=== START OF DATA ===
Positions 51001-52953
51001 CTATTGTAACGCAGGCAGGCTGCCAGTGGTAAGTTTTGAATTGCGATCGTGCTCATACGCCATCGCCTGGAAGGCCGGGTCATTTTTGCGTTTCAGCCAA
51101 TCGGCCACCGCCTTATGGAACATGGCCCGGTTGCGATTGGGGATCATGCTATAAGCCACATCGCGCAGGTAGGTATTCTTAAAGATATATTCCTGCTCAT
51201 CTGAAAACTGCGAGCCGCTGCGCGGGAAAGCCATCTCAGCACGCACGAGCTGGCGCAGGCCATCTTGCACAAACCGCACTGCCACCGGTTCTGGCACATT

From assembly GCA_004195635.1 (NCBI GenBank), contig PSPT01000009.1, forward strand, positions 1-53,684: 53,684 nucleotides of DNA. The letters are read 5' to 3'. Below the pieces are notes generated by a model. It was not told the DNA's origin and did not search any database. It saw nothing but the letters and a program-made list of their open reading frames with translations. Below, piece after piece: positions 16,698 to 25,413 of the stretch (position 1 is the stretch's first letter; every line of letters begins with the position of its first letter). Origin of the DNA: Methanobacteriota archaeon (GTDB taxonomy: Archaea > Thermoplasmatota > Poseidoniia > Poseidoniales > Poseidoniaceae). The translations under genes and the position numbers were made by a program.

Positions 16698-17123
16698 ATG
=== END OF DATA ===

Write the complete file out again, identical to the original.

Positions 51001-52953
51001 CTATTGTAACGCAGGCAGGCTGCCAGTGGTAAGTTTTGAATTGCGATCGTGCTCATACGCCATCGCCTGGAAGGCCGGGTCATTTTTGCGTTTCAGCCAA
51101 TCGGCCACCGCCTTATGGAACATGGCCCGGTTGCGATTGGGGATCATGCTATAAGCCACATCGCGCAGGTAGGTATTCTTAAAGATATATTCCTGCTCAT
51201 CTGAAAACTGCGAGCCGCTGCGCGGGAAAGCCATCTCAGCACGCACGAGCTGGCGCAGGCCATCTTGCACAAACCGCACTGCCACCGGTTCTGGCACATT

From assembly GCA_004195635.1 (NCBI GenBank), contig PSPT01000009.1, forward strand, positions 1-53,684: 53,684 nucleotides of DNA. The letters are read 5' to 3'. Below the pieces are notes generated by a model. It was not told the DNA's origin and did not search any database. It saw nothing but the letters and a program-made list of their open reading frames with translations. Below, piece after piece: positions 16,698 to 25,413 of the stretch (position 1 is the stretch's first letter; every line of letters begins with the position of its first letter). Origin of the DNA: Methanobacteriota archaeon (GTDB taxonomy: Archaea > Thermoplasmatota > Poseidoniia > Poseidoniales > Poseidoniaceae). The translations under genes and the position numbers were made by a program.

Positions 16698-17123
16698 ATG